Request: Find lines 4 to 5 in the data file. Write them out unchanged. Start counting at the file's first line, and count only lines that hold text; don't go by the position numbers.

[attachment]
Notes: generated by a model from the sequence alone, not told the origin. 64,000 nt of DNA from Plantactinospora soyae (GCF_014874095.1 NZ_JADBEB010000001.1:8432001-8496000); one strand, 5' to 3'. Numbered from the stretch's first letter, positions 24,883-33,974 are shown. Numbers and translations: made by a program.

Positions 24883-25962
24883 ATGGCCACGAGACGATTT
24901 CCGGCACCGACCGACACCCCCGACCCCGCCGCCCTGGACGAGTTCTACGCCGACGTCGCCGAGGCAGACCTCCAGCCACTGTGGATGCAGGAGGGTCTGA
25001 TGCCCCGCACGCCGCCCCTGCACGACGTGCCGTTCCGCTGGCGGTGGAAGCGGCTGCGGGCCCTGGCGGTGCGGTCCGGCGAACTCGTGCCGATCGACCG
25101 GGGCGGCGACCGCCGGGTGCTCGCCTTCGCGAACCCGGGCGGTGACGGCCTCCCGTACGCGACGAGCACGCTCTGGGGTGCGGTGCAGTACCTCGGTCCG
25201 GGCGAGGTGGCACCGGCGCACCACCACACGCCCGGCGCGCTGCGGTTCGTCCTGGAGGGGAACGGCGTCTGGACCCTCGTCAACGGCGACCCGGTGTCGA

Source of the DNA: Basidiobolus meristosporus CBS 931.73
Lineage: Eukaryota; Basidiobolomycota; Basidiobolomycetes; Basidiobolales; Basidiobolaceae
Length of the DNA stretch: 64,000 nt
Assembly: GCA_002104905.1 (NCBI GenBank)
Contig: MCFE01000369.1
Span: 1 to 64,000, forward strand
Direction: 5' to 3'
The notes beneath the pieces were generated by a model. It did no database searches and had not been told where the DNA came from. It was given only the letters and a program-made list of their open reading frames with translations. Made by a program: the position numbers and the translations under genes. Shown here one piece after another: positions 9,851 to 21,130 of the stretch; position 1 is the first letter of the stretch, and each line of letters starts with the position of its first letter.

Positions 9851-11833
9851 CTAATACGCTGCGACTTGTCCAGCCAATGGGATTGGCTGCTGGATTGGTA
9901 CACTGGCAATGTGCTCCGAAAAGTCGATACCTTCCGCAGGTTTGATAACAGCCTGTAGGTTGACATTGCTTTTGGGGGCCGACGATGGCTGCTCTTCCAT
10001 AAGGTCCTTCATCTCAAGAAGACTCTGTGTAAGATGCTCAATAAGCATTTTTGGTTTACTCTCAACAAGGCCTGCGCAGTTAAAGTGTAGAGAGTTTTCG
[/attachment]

24901 CCGGCACCGACCGACACCCCCGACCCCGCCGCCCTGGACGAGTTCTACGCCGACGTCGCCGAGGCAGACCTCCAGCCACTGTGGATGCAGGAGGGTCTGA
25001 TGCCCCGCACGCCGCCCCTGCACGACGTGCCGTTCCGCTGGCGGTGGAAGCGGCTGCGGGCCCTGGCGGTGCGGTCCGGCGAACTCGTGCCGATCGACCG